I’d enter my grandparents’ house gripping the small black pillow my Mom had made to ease the long trip. After the brightness outside, the gloom of the living room terrified me.
I never quite knew where to look: at the mysterious staircase that anchored the left wall, at the living room books holding up the ceiling, at the heavy unwelcoming furniture so unlike the Scandinavian Modern in my own home.
I’d slide carefully along the staircase, slipping back to the tiny kitchen where my Grandmom would be.
It seemed that my passage through the dark house was metaphorical in some way: from the sunny white-trimmed brick houses, each sharing a common wall along this Brooklyn street, into the dim enclosed porch crowded with plants, through the char-black living room and dining room, to the kitchen, with its fixtures, table and — and last — a window with its shade thrown high.
To me, the dining room in particular was like the Valley of the Shadow of Death. Although I didn’t know that phrase, I sensed the room’s sadness and did not want to linger. My Grandmom’s cooking invited me onward; there was nothing in the dining room that I wanted to see.
But of course, that wasn’t true. As I navigated toward the light, I gazed at the reddish glow in the far corner of the dining room. The room contained a table and enough chairs for visiting family (although we never sat there). And it contained a massive mahogany sideboard along the right side, maybe with a dark framed mirror where a window should have been. One of my Grandmom’s beautiful crocheted runners softened the menacing hulk and perhaps more lace draped the table.
But in the far corner, the darkness was nearly complete — and scary.
I think I ventured there once, to finger the objects and to ask questions. And I must have been caught, scolded — because thereafter I kept my distance, gladly.
For I saw a child-sized glass cup, ribbed and ruby red. Maybe it was leafed with bits of gold. It held the smallest and saddest candle I had ever seen. Not an adolescent-sized birthday candle, skinny and giggling; or an elegantly aloof taper, condescending to join our Sunday dinners.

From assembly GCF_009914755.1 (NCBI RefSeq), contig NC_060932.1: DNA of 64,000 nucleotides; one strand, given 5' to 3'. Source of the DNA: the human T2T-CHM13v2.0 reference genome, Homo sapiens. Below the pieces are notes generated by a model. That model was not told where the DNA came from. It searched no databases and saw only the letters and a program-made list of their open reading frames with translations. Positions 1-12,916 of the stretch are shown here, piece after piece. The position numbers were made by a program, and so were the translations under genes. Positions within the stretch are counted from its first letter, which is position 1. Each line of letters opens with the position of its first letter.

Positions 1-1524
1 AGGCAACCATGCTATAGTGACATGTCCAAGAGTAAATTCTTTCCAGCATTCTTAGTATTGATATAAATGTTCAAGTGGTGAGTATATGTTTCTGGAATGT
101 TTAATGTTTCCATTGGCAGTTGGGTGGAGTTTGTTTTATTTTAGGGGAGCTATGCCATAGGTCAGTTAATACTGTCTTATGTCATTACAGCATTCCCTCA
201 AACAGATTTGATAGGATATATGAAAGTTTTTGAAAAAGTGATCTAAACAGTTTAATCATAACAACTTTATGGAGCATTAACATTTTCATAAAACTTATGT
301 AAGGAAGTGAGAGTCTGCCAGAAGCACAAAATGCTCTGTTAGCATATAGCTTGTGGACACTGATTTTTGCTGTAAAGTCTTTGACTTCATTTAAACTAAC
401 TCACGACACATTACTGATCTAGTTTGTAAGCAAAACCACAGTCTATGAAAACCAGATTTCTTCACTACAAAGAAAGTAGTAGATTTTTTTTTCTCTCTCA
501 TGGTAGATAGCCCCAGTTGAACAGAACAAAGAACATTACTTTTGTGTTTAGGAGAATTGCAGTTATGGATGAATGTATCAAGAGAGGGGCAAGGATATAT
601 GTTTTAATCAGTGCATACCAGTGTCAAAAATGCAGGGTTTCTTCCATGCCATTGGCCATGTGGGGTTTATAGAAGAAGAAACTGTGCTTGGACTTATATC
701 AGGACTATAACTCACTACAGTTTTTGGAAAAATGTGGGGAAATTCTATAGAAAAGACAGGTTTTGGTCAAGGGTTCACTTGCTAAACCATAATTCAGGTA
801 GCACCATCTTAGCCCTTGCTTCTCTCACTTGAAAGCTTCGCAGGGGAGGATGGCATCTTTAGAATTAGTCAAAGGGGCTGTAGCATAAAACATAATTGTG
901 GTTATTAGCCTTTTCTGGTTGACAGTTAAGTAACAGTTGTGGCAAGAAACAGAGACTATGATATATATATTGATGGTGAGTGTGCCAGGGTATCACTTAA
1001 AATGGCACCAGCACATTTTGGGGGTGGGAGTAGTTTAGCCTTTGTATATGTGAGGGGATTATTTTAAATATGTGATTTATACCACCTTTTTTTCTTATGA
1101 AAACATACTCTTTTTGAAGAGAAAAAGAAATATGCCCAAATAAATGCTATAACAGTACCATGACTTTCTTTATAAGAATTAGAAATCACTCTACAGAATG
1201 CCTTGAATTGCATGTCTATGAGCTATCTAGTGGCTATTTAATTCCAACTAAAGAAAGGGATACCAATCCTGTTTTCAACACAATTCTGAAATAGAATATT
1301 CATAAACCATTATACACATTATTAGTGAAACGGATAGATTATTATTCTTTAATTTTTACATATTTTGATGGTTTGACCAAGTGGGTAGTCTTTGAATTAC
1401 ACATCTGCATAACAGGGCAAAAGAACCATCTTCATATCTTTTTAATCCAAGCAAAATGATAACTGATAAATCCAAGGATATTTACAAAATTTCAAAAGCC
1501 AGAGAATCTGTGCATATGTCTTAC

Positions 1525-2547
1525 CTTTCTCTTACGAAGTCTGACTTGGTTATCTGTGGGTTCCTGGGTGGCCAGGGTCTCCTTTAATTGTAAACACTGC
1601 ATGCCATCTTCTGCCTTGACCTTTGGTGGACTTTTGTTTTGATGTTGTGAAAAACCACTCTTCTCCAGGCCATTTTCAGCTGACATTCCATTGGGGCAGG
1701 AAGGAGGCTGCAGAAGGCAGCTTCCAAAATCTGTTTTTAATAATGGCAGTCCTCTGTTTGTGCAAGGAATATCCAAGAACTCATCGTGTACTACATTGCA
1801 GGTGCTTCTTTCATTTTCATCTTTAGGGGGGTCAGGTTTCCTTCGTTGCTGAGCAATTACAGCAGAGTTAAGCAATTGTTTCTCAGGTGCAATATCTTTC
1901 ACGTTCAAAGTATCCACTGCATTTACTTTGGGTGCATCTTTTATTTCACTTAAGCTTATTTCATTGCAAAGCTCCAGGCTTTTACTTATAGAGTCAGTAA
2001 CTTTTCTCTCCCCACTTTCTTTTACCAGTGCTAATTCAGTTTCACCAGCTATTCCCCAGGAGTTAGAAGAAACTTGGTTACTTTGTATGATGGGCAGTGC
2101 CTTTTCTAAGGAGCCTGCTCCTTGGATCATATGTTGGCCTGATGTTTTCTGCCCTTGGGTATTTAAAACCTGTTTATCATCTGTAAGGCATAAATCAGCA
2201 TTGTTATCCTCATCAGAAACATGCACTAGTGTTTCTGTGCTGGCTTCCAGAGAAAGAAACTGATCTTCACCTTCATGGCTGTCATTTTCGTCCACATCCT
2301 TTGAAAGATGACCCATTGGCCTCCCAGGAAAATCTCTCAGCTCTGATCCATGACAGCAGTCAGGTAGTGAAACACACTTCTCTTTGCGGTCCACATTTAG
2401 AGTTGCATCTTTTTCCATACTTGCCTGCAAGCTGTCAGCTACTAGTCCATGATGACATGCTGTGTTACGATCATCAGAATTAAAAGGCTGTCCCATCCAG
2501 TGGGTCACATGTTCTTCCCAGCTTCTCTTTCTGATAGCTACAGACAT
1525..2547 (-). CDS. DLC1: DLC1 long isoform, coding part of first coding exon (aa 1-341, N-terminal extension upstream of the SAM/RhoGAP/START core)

No, this was a squat, hiding candle that nobody seemed to be looking at, crouched there beckoning and repelling at the same time.
It rested on the edge of the lace runner and protected a few small religious statues: maybe a palm-sized Blessed Mother, hands welcoming; maybe a crucifix. And propped against the mirror, in a dark wood frame, was an old, old photo of a boy.
I don’t know: maybe he was my age. Was his name Eddie? My Mom, oldest of five, spoke of him once — my brother, she said, the oldest of six, dead before I knew him.
I haven’t thought of him in 55 years. Is this memory even true? Or is it a melding of fragments from other family stories? I don’t know.
I know, though, that the red glowing shrine is true. I know that its aura of sadness is true. I know that the power of a small dark place dedicated continuously to remembering — and, therefore, to prayer — is also true.
Maybe that’s why decades later, on September 11, 2001, in the corner of my own dining room I placed a small glass cup, ribbed and gilded, and a small squat candle, burning bravely, next to a palm-sized ceramic panel of the Madonna and Child I’d pulled from a drawer.
My younger child, five years old, was frightened and entranced by this upset to order. I meanwhile, found a flicker of light in deepest darkness. And with the flame the pulsing power of sadness and remembering.
I wrote this piece for Five Minute Friday, a faith-based community blogging site at https://fiveminutefriday.com/2019/06/06/fmf-writing-prompt-link-up-well/ Scroll all the way down and check out the other short essays on the topic of “Well.”